Stella Oduah, Aviation Minister
While many Nigerians are still yearning for details on how the federal government intends to float a national carrier, industry experts, who have been sceptical about government’s plan to actualise this goal, have offered realistic ways a national airline can be established, without government losing money. Chinedu Eze writes
When the present administration initially declared its intention to float a national carrier, it hinted that it would build the proposed national airline on one or two domestic carriers. Many industry observers then recommended Arik Air and Air Nigeria that have now gone under. But suddenly government dropped the idea and started talking about acquiring aircraft for domestic operators and in the sequence of its programme; this would be followed by the establishment of a national carrier.
Recognising the fact that for many years no administration has made the kind of impact this government has made in the aviation sector, few cynics doubt the good intentions of the government, but many are confused about how it would acquire aircraft for domestic operators and also establish a national carrier in that trend.
But the good intention of government and realistic ways of approaching these good plans are often mired in politics which bedevils the sector and ensures that successful achievements are not given the commendations they deserve; rather, they are sometimes drowned by unmerited opprobrium. It is always a game of who shouts the loudest.
Amidst such cacophony, many critics have wondered why government could go through the unprofessional method of acquiring aircraft for airlines and establishing a national carrier when a domestic carrier like Arik Air could be used to establish one. Others are vehemently opposed to the idea.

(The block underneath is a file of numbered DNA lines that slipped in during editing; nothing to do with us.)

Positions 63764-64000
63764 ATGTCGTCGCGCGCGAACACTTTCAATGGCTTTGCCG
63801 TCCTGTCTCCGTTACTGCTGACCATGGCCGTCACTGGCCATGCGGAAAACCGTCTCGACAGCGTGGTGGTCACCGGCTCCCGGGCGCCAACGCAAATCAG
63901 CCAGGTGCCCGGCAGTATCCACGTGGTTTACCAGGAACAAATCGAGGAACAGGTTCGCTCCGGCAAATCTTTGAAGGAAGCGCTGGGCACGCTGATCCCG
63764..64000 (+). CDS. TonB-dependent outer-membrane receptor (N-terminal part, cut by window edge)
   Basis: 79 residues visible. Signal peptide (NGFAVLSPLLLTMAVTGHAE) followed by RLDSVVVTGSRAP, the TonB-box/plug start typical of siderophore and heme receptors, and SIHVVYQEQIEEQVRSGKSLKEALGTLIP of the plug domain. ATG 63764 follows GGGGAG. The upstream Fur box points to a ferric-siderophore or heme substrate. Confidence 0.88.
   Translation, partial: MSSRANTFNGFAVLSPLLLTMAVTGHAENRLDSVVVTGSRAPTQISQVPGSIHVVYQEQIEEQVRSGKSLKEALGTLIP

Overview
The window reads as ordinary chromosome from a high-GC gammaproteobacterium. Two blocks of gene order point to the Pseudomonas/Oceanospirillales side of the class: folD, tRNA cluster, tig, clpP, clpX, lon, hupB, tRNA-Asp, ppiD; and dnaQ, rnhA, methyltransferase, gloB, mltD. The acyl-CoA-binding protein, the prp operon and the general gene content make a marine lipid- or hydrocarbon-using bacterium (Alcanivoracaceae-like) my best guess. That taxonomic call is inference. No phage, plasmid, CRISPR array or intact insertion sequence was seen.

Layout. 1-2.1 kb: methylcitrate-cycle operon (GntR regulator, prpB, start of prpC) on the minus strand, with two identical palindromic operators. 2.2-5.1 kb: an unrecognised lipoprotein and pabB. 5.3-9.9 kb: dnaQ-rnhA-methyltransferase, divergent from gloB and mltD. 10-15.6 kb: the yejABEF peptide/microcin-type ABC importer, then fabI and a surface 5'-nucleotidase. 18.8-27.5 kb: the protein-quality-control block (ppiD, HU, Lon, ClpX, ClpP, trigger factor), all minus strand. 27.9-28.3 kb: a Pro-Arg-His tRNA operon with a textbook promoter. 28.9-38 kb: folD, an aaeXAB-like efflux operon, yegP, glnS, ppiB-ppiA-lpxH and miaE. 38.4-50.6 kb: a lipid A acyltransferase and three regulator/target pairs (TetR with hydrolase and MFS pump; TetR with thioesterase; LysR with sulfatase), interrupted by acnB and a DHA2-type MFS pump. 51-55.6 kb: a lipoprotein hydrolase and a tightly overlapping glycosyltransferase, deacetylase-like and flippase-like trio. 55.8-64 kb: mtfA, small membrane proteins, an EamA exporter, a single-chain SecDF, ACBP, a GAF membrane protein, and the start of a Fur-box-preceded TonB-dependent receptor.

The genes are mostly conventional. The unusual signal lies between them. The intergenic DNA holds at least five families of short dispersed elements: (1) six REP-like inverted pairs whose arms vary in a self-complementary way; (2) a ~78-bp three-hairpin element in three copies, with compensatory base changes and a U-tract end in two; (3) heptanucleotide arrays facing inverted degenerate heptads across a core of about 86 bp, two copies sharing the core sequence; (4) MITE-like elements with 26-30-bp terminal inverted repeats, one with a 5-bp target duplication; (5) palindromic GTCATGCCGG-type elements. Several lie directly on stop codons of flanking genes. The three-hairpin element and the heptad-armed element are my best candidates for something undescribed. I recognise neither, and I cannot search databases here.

The airline has 23 new generation aircraft acquired directly from the manufacturers and it is expecting another two aircraft and Arik Air’s fleet ranges from large body aircraft like Airbus A340-500 to turboprops. It operates international destinations and currently it dominates West and Central African sub regions in addition to airlifting 12,000 passengers locally with 120 flights every day.
The Chairman of Airline Operators of Nigeria (AON), Dr Steve Mahonwu, recalled that at its peak Nigeria Airways Limited (NAL) had 19 aircraft. It leased six of these aircraft from Airtara of Dublin, Ireland and one Boeing B747 from SAS, a Scandinavian airline, which the one time Minister of Aviation, Air vice Marshal Anthony Okpere (rtd) christened, The Spirit of Courage. Also at its peak NAL was airlifting less than 5,000 passengers per day.
It is generally believed that Nigerians and Nigerian government do not believe in Nigerian airlines. Travel expert, Ikechi Uko attributed this to the penchant of Nigerians to denounce what is theirs and their predilection for what is foreign.
“The Nigerian person does not believe in the next Nigerian to give him a better service than the foreigner; even when that fact is untrue, the Nigerian believes that the grass is greener on the other side; he believes that anything foreign is better than anything Nigerian. So that belief of the Nigerian creates the first huddle for any Nigerian product to thrive. You have a situation where a Nigerian carrier like Arik has the best aircraft flying out of Lagos, yet most Nigerians do not patronise them the way they should, despite their having the best equipment, A340-500. That is the best plane out of Lagos but it doesn’t get the kind of traction that it ought to. So the Nigerian lacks the belief in the ability of other Nigerians to do well," he said.